Story of Burkett’s Ride: Automobile Goes on the Warpath and Creates a Sensation in Nebraska Town

This dramatic headline appeared over an article in the Omaha Daily News about a trip made by H. E. Fredrickson into Blair, Nebraska, in his new steam-powered automobile in October of 1900. The story, slightly edited, goes something like this:

Undertaker H. K. Burkett had impressed Fredrickson and his automobile into service to get to Blair on an urgent call, inasmuch as he could not catch a train until much later in the day.

Fredrickson deposited Burkett at the place where he wanted to go and then went downtown to snatch a bite to eat. He stopped his vehicle before the eating place and forgot to hitch it. The sight of the horseless wagon naturally attracted a whole lot of attention, and before long five-sixths of the population was gathered about it.

“By gum, this yere’s a funny wagon,” remarked a prominent citizen as he stored a hunk of tobacco in his face. “Where do you suppose he hitches his mules?”

This interesting topic was being discussed with gusto when the automobile gave vent to a snort of steam. Most of the crowd drew back, but the bolder spirits held their ground. “Gee whiz, Bill, the buggy’s on fire,” yelled one of them. “Go call the fire company.”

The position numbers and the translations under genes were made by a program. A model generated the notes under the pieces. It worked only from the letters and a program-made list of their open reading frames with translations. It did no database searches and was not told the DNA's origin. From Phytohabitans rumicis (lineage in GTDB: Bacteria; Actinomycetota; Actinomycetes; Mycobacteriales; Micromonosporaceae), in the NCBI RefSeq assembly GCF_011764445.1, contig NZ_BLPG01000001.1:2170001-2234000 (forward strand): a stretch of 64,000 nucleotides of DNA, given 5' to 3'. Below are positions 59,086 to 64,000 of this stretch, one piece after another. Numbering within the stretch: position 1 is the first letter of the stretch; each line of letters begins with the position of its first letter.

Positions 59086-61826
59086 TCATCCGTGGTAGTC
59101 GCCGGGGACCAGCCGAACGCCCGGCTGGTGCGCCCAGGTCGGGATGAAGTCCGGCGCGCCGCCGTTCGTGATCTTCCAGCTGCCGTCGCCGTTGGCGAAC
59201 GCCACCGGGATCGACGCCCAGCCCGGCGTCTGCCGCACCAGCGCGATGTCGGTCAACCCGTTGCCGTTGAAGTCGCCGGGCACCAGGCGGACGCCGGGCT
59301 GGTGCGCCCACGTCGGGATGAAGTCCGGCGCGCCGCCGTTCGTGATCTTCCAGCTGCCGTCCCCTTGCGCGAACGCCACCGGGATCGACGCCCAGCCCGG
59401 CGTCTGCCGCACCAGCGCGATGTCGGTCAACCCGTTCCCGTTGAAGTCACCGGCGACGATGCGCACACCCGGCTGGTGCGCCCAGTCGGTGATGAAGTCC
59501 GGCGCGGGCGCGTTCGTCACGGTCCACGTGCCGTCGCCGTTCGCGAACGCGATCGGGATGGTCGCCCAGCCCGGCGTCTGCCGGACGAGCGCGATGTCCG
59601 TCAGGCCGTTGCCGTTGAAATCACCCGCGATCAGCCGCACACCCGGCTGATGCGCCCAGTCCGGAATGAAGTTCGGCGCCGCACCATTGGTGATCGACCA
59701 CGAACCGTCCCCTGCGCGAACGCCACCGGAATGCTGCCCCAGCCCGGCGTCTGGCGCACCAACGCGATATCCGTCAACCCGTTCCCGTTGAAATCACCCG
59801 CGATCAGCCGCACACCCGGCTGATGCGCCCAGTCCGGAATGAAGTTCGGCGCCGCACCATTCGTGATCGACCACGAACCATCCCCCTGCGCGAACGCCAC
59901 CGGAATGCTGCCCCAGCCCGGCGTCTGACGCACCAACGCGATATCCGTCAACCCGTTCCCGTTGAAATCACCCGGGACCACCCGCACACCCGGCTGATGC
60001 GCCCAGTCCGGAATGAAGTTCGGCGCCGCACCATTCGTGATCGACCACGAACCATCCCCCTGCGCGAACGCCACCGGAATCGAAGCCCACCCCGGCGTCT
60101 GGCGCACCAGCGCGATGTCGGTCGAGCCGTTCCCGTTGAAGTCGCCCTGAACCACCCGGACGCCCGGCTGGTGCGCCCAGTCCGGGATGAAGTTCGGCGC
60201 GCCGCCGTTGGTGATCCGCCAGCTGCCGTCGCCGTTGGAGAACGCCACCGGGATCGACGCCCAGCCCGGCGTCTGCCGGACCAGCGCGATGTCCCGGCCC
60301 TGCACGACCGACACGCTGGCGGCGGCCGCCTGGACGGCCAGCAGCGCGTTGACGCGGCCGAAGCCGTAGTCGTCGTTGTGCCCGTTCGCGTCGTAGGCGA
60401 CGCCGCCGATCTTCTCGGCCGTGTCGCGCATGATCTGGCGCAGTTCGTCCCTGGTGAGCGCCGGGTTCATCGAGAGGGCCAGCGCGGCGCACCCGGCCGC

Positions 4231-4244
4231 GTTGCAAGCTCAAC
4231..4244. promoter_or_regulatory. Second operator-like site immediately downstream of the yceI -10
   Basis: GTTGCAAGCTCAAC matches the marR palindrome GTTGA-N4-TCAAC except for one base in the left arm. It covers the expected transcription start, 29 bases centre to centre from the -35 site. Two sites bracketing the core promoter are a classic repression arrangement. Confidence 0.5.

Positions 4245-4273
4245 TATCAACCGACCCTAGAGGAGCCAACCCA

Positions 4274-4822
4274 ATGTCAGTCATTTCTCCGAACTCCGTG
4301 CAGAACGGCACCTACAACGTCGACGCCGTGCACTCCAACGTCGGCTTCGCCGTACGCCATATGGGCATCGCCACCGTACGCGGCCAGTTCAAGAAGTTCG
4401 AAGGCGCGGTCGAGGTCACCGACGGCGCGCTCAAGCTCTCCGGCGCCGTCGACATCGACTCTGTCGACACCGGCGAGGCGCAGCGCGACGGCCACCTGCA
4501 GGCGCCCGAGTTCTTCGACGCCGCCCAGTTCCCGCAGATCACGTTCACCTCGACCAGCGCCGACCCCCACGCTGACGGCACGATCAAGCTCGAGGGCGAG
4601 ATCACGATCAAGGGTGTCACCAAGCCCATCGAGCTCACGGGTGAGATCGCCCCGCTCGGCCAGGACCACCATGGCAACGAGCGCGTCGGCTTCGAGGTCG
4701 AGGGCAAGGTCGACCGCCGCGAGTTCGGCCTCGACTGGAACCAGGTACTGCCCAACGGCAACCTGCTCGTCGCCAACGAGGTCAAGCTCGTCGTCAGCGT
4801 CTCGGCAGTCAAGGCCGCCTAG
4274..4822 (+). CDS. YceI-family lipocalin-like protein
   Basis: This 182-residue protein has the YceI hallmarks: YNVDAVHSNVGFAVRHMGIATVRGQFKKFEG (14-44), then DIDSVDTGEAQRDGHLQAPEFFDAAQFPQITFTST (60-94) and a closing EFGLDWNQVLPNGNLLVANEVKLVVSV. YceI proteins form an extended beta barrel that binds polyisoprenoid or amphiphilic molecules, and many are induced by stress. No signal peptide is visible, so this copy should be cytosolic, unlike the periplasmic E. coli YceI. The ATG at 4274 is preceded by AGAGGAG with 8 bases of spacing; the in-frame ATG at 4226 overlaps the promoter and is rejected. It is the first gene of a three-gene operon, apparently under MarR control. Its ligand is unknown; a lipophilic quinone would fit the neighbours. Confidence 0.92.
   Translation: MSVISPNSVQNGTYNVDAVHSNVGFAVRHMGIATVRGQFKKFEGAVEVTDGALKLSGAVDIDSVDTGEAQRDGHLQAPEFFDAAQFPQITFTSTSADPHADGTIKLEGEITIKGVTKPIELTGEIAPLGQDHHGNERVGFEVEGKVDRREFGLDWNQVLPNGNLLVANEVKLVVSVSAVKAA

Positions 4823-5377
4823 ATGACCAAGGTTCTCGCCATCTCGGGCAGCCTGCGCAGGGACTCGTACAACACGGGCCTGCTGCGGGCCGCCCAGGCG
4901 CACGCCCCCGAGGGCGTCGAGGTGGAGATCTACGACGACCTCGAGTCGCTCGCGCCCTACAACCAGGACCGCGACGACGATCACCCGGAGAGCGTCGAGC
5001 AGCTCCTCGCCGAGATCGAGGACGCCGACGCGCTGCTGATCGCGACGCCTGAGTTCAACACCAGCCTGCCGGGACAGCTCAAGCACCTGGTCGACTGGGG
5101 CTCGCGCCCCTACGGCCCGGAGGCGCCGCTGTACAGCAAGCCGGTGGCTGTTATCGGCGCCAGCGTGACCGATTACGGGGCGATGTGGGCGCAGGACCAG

He went closer to the vehicle to investigate and accidentally struck the propelling lever. The machine started and the investigator grabbed hold of it to stop it, but it pulled him along.

“Hully gee, help,” yelled he when he had been pulled some thirty feet down the road. During the whole performance up to this time, the crowd had stood rooted to the spot with their eyes sticking out of their heads. The yell awakened a dozen sturdy men, however, and they started off in pursuit of the mobile and its victim.

Half of them grabbed hold of the wheels and tried to pull it to a stop. The other half went to the front and pushed against it. The latter were run over for their pains, inasmuch as the automobile persisted in going ahead.

It was a moment of great excitement, and Fredrickson, attracted by the hubbub, rushed out from the restaurant. He saw his mobile jauntily sailing down the road with the mob of men clinging to it and sized up the situation in a moment. He touched only the high spots in pursuit and meanwhile yelled, “Pull back the lever. Pull back the lever!”

Somebody heard him and yanked back the lever. He, however, pulled it back too far. The mobile halted for just an instant and then backed suddenly, throwing a half a dozen men to the ground and running over them. A score grabbed hold of the machine again, while the rest of the crowd stood in the middle of the road trying to stop it with upraised arms and jumping up and down. The mobile paid no attention to them, and Fredrickson was about ready to bid it adieu when it suddenly ran up against a store and came to a halt. No damage had been done to the machine, but half a dozen Blair citizens believed that they had broken arms or legs until a physician told them they were all right.

A shudder ran through Fredrickson when he was relating his experience upon his arrival in this city. “For a few minutes, I was mighty glad that I had an undertaker with me,” he declared.